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Saint of the Day December 14: St. John of the Cross

St. John of the Cross: Life, Works and Teachings of the Carmelite Mystic and Reformer


St. John of the Cross


Priest and Doctor of the Church


1542, Fontiveros, Spain


December 14, 1591, Ubeda, Spain


14 December


1675, Rome, Pope Clement X


December 27, 1726, Rome, Pope Benedict XIII


O most lovable St. John of the Cross, lofty soul radiant with the light of God, protect our poor souls, preoccupied with earthly goods, and teach us the narrow and arduous path that leads to the Mount of the Lord. Make us understand the value of divine realities, and the fragile transience of all human things. Thou who art the father of the spiritual, the patron of the mystical, the master of contemplation and the guide to the most sublime forms of prayer, infuse our spirit with energy and impetus, so that, with the help of grace we may learn to love God on earth and then come to enjoy him eternally in the blessed home of the Kingdom. Amen.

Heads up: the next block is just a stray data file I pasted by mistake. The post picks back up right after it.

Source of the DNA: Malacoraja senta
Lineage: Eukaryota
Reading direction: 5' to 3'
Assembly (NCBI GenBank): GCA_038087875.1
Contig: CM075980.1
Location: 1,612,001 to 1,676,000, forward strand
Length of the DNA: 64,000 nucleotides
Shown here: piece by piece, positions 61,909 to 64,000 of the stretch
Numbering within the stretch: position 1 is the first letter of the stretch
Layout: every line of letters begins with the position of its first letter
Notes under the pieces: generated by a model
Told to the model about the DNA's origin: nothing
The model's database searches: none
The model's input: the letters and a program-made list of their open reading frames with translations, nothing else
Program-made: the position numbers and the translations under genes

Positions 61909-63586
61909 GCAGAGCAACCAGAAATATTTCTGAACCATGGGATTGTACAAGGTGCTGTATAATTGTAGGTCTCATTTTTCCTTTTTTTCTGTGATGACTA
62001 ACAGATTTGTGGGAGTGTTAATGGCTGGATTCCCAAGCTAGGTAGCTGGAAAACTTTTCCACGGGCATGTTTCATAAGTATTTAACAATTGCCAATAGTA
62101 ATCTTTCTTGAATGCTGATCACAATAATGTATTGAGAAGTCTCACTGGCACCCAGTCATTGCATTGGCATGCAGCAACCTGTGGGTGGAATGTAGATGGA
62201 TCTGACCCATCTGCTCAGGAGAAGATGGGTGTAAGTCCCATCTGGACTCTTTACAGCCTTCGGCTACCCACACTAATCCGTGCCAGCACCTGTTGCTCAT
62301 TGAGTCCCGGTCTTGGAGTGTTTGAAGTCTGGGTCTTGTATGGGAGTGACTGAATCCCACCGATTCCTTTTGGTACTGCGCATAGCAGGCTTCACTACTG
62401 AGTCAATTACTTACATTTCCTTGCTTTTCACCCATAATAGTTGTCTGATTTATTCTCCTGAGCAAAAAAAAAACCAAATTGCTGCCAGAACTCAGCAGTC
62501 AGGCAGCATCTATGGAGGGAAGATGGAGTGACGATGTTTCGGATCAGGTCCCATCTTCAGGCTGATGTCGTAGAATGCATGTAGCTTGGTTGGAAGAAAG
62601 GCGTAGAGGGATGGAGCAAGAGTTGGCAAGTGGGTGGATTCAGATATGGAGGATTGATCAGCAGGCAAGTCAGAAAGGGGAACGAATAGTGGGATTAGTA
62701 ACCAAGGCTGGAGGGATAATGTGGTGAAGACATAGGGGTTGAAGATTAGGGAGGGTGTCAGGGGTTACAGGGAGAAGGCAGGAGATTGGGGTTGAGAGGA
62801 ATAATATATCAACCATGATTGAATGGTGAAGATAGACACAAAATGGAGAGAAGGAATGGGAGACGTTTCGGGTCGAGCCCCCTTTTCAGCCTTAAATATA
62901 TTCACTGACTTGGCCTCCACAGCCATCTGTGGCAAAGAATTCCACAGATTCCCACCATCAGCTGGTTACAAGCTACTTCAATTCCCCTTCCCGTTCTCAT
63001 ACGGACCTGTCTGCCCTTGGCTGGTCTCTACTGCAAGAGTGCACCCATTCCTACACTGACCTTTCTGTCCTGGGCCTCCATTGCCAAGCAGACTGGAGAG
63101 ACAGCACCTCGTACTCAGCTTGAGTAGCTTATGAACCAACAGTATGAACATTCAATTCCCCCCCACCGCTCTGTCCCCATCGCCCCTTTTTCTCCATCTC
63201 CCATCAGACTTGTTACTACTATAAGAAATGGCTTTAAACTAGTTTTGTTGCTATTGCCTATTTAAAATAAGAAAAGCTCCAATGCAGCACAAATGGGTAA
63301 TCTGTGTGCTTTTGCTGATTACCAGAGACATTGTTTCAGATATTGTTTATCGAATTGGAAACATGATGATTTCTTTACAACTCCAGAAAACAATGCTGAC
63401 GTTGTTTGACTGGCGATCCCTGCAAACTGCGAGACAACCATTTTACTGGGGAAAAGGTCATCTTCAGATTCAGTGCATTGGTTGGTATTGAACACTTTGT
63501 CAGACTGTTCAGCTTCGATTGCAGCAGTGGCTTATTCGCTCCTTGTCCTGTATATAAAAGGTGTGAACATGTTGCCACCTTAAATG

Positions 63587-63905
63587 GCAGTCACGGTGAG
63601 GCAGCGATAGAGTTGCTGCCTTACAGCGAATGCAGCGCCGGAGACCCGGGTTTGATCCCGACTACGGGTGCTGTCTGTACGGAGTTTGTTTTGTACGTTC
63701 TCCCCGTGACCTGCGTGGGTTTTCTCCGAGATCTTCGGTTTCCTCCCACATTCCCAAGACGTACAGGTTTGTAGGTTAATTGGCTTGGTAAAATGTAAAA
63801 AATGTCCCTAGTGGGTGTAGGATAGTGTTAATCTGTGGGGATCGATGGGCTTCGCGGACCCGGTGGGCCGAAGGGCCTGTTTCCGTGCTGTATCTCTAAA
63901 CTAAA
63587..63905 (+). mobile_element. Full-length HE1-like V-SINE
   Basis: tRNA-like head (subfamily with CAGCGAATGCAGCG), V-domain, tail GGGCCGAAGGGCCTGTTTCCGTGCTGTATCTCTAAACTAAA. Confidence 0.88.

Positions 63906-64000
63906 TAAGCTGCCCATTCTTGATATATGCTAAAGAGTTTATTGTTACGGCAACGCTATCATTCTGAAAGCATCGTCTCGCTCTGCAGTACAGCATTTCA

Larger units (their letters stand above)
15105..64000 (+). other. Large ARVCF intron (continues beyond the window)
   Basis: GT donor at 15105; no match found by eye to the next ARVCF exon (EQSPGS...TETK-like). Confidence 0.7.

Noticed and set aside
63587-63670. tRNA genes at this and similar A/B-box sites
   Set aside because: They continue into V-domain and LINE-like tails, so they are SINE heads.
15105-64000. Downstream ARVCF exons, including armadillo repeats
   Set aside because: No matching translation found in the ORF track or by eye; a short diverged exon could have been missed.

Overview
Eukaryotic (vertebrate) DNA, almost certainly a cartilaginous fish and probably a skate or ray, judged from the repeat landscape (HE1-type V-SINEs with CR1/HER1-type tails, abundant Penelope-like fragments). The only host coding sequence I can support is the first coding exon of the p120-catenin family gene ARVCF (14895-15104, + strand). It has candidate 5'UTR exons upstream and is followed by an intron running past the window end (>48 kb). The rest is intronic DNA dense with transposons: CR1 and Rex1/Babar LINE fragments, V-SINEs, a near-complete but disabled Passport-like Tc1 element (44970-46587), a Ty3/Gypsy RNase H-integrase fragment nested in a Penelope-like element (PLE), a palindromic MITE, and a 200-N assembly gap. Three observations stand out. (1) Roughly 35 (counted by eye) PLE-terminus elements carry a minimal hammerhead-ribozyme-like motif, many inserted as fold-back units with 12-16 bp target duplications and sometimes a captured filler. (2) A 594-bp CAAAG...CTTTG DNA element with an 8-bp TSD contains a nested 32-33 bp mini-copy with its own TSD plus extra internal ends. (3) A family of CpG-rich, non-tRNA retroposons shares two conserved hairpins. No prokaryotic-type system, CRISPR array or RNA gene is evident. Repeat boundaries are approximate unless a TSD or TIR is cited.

Protector of

Mystics, poets

Roman Martyrology

Memory of St. John of the Cross, priest of the Order of Carmelites and Doctor of the Church, who, at the invitation of St. Teresa of Jesus, was the first among the friars to join the reform of the Order, which he sustained amid countless labors, works and bitter tribulations. As his writings attest, he ascended through the dark night of the soul to the mountain of God, seeking a life of interior hiddenness in Christ and allowing himself to be burned by the flame of God’s love. At Ubeda in Spain he finally rested in the Lord.

The Saint and Mission